Polar News

Past Evidence Supports Complete Loss of Arctic Sea-Ice By 2035

A new study, published this week in the journal Nature Climate Change, supports predictions that the Arctic could be free of sea ice by 2035.

High temperatures in the Arctic during the last interglacial -- the warm period around 127,000 years ago -- have puzzled scientists for decades. Now the UK Met Office's Hadley Centre climate model has enabled an international team of researchers to compare Arctic sea ice conditions during the last interglacial with present day. Their findings are important for improving predictions of future sea ice change.

During spring and early summer, shallow pools of water form on the surface of Arctic sea-ice. These 'melt ponds' are important for how much sunlight is absorbed by the ice and how much is reflected back into space. The new Hadley Centre model is the UK's most advanced physical representation of the Earth's climate and a critical tool for climate research and incorporates sea-ice and melt ponds.

Melt Ponds Arctic Chukchi Sea Ice Julienne Strove National Snow and Ice Data Center 2 736x491Melt Ponds, Arctic Chukchi Sea. Image: Julienne Strove, National Snow and Ice Data Center

Joint lead author Dr Maria Vittoria Guarino, earth system modeler at British Antarctic Survey (BAS), says: "High temperatures in the Arctic have puzzled scientists for decades. Unravelling this mystery was technically and scientifically challenging. For the first time, we can begin to see how the Arctic became sea ice-free during the last interglacial. The advances made in climate modelling means that we can create a more accurate simulation of the Earth's past climate, which, in turn gives us greater confidence in model predictions for the future."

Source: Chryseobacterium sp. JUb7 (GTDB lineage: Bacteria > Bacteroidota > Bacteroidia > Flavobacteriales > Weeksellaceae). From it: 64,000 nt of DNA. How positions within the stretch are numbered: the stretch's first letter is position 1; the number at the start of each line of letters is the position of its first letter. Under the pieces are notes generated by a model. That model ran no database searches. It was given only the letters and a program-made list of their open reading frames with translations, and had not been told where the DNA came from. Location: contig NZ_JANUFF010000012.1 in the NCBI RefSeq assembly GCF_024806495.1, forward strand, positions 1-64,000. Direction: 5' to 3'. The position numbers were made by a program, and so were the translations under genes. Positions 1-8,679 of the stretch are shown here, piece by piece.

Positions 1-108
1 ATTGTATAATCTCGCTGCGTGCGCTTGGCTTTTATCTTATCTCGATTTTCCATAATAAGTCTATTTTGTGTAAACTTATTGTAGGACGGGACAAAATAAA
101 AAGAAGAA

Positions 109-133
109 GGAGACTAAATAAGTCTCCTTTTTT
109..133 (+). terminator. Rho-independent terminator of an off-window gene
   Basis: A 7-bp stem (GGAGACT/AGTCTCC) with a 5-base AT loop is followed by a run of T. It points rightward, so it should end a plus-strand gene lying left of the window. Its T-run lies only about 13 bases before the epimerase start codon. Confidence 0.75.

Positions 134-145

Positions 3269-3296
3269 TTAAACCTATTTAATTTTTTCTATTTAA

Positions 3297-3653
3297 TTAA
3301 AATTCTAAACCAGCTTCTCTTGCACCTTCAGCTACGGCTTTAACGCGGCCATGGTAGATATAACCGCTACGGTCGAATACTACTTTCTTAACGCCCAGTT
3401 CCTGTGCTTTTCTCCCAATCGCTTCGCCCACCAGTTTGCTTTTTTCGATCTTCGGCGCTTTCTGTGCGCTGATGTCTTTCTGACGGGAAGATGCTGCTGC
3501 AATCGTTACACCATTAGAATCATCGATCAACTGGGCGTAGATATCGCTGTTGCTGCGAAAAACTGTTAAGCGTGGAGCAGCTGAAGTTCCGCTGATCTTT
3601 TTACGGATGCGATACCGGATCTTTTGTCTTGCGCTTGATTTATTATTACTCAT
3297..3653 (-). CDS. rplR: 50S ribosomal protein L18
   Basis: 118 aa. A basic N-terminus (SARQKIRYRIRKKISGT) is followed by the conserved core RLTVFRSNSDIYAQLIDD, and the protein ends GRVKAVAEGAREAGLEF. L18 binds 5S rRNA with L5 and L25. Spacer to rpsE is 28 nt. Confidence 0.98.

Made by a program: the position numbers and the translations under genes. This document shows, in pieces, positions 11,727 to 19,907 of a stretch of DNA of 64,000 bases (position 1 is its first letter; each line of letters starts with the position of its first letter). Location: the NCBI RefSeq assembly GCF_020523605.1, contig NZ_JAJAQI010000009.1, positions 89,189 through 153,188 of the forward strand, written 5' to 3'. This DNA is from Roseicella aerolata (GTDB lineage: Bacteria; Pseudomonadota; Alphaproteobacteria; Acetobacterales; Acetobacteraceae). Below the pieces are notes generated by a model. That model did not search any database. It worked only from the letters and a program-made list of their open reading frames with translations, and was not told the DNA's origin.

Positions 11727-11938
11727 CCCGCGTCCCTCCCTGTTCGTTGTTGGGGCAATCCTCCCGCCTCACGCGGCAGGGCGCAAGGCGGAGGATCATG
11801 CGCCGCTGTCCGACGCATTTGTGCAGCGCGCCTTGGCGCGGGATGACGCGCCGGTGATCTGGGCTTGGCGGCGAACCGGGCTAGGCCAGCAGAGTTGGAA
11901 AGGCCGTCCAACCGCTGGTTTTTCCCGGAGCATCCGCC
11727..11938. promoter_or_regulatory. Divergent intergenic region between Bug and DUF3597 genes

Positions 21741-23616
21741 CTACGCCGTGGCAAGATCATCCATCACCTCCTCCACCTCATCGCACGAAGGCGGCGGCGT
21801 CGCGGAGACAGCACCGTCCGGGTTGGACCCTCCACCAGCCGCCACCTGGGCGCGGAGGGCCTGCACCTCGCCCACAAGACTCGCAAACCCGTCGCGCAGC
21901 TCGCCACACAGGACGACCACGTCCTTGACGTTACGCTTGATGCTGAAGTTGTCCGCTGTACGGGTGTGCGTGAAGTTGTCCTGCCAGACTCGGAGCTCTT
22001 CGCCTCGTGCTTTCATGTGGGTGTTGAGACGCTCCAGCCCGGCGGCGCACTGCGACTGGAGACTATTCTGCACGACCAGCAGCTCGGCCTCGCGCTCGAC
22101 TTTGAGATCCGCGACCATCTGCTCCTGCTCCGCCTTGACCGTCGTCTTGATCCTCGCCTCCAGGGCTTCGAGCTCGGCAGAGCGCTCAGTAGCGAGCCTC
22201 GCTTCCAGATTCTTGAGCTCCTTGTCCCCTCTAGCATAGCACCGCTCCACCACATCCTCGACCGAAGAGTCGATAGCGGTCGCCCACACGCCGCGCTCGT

Using the model to look at Arctic sea ice during the last interglacial, the team concludes that the impact of intense springtime sunshine created many melt ponds, which played a crucial role in sea-ice melt. A simulation of the future using the same model indicates that the Arctic may become sea ice-free by 2035.

Dr Louise Sime, the group head of the Palaeoclimate group and joint lead author at BAS, says: "We know the Arctic is undergoing significant changes as our planet warms. By understanding what happened during Earth's last warm period we are in a better position to understand what will happen in the future. The prospect of loss of sea-ice by 2035 should really be focusing all our minds on achieving a low-carbon world as soon as humanly feasible."

Dr David Schroeder and Prof Danny Feltham from the University of Reading, who developed and co-led the implementation of the melt pond scheme in the climate model, added: "This shows just how important sea-ice processes like melt ponds are in the Arctic, and why it is crucial that they are incorporated into climate models."

By British Antarctic Survey

Journal Reference:

Maria-Vittoria Guarino, Louise C. Sime, David Schr√∂eder, Irene Malmierca-Vallet, Erica Rosenblum, Mark Ringer, Jeff Ridley, Danny Feltham, Cecilia Bitz, Eric J. Steig, Eric Wolff, Julienne Stroeve, Alistair Sellar. Sea-ice-free Arctic during the Last Interglacial supports fast future lossNature Climate Change, 2020; DOI: 10.1038/s41558-020-0865-2

The work is funded by NERC, grant number NE/P013279/1 and is part of the TiPES project, which has received funding from the European Union's Horizon 2020 research and innovation program.

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